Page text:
PORTLAND, Ore. (KOIN) — Homelessness among college students goes under the radar. It comes in many forms — living in cars, shelters, or couch surfing. However, most full-time college students aren’t eligible for traditional affordable housing programs, like Section 8 and LIHTC housing.
So, what started out as a pilot program in Portland in 2020 is now looking to further prevent homelessness among students so they can succeed.
“It will help alleviate some problems along the way, so I don’t have to go into debt to pay rent,” Javier Gomez, a Portland Community College sophomore said.
Gomez is a first-generation college student. He came from El Salvador to further his education in communications and journalism.
“I’ve lived with my grandparents since I came here,” he said.
With rent rising in Portland, Gomez’s aging grandparents needed to downsize — and he needed a safe place to go.
“I didn’t have to deposit my first and last month of rent,” he said. “I didn’t have to pay an application fee.”
By removing barriers, the referral-based program is providing homeless or housing-insecure students with stable, affordable housing to help them succeed in college.
“A college degree or a certificate gets people further down the road to having a living wage job,” Pam Blumenthal, director of ARCS, said. “And if you have a living wage job, you’re going to have a higher income, pay more taxes, need less services, have better healthcare and health outcomes.”
This kind of better life will be a reality for Portland State University student Memory Condren, who is paying out of pocket for her education.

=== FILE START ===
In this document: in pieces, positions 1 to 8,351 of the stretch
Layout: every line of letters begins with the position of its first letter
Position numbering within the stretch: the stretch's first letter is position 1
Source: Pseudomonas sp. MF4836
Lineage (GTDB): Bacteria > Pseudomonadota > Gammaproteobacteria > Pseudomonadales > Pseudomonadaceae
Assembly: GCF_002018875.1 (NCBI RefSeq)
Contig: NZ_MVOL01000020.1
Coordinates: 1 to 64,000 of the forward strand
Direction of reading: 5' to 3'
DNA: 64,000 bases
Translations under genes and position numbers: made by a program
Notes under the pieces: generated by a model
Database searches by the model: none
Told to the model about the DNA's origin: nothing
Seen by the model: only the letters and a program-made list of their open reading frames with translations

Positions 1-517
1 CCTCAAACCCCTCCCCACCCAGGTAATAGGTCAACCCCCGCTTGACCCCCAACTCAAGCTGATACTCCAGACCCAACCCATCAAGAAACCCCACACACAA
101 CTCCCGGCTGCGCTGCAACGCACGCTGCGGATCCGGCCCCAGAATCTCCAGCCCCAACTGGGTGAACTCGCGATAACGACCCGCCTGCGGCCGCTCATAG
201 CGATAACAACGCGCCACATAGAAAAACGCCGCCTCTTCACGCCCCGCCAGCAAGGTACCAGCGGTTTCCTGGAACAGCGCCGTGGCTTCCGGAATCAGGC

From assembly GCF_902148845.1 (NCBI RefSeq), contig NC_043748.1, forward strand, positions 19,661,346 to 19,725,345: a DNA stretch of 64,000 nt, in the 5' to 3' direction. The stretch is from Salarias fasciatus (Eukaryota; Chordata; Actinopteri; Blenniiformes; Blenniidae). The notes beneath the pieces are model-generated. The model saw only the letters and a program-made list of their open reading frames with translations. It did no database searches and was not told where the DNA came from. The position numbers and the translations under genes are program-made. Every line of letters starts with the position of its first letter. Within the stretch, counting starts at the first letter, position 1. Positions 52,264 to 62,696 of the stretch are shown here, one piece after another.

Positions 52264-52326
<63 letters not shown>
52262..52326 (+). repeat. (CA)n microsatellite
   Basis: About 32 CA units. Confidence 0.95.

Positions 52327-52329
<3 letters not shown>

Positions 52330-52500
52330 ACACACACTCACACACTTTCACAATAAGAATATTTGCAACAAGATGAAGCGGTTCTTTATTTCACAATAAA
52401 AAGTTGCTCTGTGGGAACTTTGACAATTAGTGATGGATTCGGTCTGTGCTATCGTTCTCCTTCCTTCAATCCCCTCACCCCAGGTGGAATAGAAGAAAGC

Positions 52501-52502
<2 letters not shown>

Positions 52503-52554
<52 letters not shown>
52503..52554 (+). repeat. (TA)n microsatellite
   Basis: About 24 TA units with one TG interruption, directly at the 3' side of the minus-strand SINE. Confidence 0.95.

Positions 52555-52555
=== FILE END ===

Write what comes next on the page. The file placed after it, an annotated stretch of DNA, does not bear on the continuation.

After losing roommates at the start of the pandemic, she and her partner nearly found themselves without an affordable place to live.
“We panicked,” Condren said.
She’s relieved to have been accepted into the ARCS program in 2020.
“There’s a group of people, no matter how privileged they may seem, that work really hard to pay for school and to pay for rent,” Condren said. “Our home is not where we want to be. That’s not where we see ourselves growing, so its important to have our own place to find that growth, and that safety would be amazing. But not everybody has that opportunity, and ARCS makes that possible.”
As these organizations are helping pay the way for these students in need now, the students plan to pay it forward in the future.
“I think it’s worth it to invest in students and it’s worth it to invest in people,” Gomez said. “So we can contribute by returning the favor later on, and that’s my plan.”
The ARCS program, along with its primary partner College Housing Northwest, has grown from subsidizing rent for 20 students to now 55 — but that doesn’t touch the need. Currently, they have 7 students on their waiting list who are either in shelters or homeless.
The ARCS program is seeking to secure state funding and one day hopes to subsidize 20% of the 600 available apartments for students.
Here is where you donate directly to the ARCS program.